Young women in policy in South Asia
The policy terrain in South Asia can often be hostile to young women.
Despite their large presence in policy-making networks and organizations, women encounter discrimination in the workplace and limitations to their careers. This occurs even when women are ostensibly engaged in planning policies that are specifically targeted at women, such as policies on maternity leave, education for female children, and the right to abortion.
This panel event will explore the distance between making policy and putting it into practice. All of the panelists will share their personal experiences as women involved in reform initiatives in South Asia to give insight into how much (or how little) academic ideas genuinely translate to policy outcomes. Their talks will shed light on women's negotiations with the state, politics, and law in a male-dominated environment.
About the speakers
Dr Atiyab Sultan is a career civil servant and has been working in the Pakistan Administrative Service since 2016. During her bureaucratic career, she has served as an Assistant Commissioner in Islamabad, Gujrat and Jhelum, and as Additional Deputy Commissioner in Lahore, Pakistan. She has also worked in the provincial and federal Planning Commissions of Pakistan. She holds a doctorate and an MPhil from the University of Cambridge and is the author of A Broken Record: Institutions, Community and Development in Pakistan (Cambridge University Press, 2022). She also co-edited The Gazetteer of the Lahore District (Sang-e-meel Publications 2022). Atiyab has published her work in leading journals such as Modern Asian Studies and has previously taught Economics at the Lahore University of Management Sciences, Pakistan. She is currently continuing her research work at Olin Business School, USA.
Dr Saumya Saxena is an Associate Professor in the Law School at O. P. Jindal Global University. She is also a British Academy Postdoctoral Fellow and an affiliated lecturer at the Faculty of History, University of Cambridge. Her research interests include legal history, family law, gender, and politics in South Asia and her book Divorce and Democracy: A history of personal law in post-independence India was published by Cambridge University Press in 2022. She is also interested in legislative policy and has advised on the Justice Verma Commission, 2013, which was formed in 2012 to recommend amendments to laws sexual violence against women in India. The report became the basis for Criminal Law Amendment 2013. Saumya advised on the 21st Law Commission of India, a premier law reform organisation in India from 2016-18 on reports relating to family law reform in India and repeal of sedition laws. In 2019 she was consulted by the Forced Marriages Commission, United Kingdom on preventing forced and fraudulent marriages in Britain involving citizens from India.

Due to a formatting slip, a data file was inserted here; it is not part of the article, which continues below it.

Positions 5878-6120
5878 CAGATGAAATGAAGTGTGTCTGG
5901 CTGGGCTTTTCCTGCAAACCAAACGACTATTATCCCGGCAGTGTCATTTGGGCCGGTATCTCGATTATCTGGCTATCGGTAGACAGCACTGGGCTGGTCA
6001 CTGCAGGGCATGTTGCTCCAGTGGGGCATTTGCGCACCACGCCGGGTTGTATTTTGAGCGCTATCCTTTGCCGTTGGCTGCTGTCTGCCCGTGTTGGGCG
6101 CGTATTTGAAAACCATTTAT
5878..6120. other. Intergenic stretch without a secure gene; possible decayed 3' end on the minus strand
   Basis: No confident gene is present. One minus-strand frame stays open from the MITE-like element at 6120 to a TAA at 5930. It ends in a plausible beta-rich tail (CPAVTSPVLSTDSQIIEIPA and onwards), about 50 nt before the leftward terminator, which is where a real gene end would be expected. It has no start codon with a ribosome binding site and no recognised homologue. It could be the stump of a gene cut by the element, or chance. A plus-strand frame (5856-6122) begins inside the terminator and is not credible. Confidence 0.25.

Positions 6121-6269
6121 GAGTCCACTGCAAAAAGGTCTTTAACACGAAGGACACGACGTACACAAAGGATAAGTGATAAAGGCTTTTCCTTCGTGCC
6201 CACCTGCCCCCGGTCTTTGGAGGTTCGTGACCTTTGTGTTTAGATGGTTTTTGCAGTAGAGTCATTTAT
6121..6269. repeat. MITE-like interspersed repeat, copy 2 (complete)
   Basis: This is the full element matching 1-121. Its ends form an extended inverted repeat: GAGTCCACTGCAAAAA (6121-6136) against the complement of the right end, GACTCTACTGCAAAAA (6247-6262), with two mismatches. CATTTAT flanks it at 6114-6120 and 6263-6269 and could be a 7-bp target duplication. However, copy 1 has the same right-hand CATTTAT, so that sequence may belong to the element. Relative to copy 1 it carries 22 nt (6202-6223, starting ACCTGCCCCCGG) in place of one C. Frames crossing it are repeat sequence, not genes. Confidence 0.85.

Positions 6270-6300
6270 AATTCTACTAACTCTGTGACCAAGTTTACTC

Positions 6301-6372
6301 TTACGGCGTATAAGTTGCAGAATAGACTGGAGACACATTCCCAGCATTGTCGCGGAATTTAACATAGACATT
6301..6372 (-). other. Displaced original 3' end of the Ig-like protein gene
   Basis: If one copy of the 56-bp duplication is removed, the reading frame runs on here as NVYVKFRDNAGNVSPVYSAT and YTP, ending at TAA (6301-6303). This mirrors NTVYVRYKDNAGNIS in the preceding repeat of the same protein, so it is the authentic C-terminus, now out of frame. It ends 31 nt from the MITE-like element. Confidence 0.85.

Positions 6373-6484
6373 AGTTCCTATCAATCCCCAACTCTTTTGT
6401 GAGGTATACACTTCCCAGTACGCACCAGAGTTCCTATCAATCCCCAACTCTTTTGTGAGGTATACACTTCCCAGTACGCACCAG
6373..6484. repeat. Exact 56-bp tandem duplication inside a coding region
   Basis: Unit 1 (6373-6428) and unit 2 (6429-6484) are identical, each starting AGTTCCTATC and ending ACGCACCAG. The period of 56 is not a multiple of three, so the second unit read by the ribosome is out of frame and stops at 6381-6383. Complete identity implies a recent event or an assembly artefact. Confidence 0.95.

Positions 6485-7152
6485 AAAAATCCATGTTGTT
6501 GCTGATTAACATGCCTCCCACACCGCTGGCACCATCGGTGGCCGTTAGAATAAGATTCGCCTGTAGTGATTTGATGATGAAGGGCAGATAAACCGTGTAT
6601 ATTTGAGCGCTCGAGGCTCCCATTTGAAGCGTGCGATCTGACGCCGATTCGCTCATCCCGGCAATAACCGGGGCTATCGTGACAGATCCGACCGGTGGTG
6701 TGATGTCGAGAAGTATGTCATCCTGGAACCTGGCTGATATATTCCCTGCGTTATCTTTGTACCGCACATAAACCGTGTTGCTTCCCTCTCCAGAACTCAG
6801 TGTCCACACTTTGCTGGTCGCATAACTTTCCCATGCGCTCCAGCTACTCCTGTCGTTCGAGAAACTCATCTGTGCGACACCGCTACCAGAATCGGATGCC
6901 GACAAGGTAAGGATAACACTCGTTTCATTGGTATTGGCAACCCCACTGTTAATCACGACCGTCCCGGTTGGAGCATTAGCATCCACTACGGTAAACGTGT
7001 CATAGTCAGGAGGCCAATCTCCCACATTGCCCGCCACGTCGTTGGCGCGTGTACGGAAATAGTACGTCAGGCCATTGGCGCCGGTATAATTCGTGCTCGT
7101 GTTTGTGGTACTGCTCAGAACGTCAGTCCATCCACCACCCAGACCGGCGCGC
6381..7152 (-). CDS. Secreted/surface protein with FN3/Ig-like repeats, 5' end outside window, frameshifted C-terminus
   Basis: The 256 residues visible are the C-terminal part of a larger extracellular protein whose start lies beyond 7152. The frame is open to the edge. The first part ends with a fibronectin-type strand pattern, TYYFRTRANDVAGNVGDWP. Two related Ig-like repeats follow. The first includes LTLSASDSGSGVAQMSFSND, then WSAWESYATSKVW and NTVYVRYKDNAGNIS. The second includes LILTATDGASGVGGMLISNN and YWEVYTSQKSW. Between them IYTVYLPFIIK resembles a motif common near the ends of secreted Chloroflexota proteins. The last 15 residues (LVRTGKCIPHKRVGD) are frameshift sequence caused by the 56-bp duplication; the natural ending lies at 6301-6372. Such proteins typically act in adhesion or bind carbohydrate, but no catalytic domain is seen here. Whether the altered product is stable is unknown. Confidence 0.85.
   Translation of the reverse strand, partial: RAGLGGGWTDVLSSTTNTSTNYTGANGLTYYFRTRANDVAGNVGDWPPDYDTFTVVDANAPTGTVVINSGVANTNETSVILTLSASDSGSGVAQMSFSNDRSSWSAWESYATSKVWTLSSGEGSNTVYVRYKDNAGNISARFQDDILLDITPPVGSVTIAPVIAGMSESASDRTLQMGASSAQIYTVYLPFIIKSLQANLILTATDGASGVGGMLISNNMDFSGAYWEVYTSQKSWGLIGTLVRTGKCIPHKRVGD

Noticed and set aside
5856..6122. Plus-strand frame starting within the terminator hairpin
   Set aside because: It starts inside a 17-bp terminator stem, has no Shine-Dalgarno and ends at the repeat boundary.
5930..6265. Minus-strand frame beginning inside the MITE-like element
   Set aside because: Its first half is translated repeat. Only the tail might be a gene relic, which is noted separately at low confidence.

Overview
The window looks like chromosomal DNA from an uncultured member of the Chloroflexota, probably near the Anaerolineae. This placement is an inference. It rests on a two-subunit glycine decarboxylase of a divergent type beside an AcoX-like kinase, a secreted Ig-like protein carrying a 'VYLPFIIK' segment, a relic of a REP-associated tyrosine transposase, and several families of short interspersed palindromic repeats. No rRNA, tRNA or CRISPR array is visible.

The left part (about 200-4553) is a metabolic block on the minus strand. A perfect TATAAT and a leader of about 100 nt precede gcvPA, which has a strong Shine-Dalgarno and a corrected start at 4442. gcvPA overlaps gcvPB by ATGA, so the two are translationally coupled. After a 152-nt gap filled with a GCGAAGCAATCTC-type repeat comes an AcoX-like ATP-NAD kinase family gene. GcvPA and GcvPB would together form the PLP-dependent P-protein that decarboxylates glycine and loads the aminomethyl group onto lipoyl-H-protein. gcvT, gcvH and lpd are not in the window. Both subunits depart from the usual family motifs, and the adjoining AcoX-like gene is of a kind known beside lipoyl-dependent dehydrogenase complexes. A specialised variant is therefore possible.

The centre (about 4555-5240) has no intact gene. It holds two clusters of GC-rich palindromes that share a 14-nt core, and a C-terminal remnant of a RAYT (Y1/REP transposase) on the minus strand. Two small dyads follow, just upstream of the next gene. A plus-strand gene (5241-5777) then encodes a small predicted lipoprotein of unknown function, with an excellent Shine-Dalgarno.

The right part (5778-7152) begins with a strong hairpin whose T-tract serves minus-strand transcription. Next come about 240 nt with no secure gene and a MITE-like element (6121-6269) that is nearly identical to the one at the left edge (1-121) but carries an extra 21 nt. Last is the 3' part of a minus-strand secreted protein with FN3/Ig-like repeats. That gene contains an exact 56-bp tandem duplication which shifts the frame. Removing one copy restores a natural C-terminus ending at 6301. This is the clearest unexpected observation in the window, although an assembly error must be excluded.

Dr Cynthia Farid is a legal historian and a lawyer at the Supreme Court of Bangladesh. She is currently a Global Academic Fellow at the University of Hong Kong Faculty of Law, and a member of the Global Young Academy in Germany. She has previously worked on law reform and policy development in Bangladesh as an international development professional. Dr. Farid’s research interests include socio-legal history, constitutional and administrative law, law and development (with a focus on South Asia), and knowledge production processes in the Global South.
Elilini Hoole is a PhD candidate at the Department of Land Economy, University of Cambridge. Her research focuses on development-oriented climate policies in support of vulnerable communities. Prior to starting her PhD, Elil was an established management consultant who applied economic research to designing organizational strategy and partnerships for development-oriented climate responses in vulnerable regions affected by conflict and climate disasters. As a practitioner, she specialized in research-based analysis of climate change and development issues to design progressive, high-impact, and risk conscious strategies. While having worked in over 19 countries, Elil spent several years in post-conflict areas of Sri Lanka, supporting the return of displaced communities in the North and developing innovative green growth programs that bridged immediate socio-economic vulnerabilities with long term sustainable developmental goals. Her current research draws on these experiences to explore how climate policies can more equitably and efficaciously benefit marginalized groups.
The panel will be chaired by Prof Shailaja Fennell, Fellow at Jesus College, Professor of Regional Transformation and Economic Security, Department of Land Economy and Centre for Development Studies Cambridge and the Director at the Centre for South Asian Studies, Cambridge.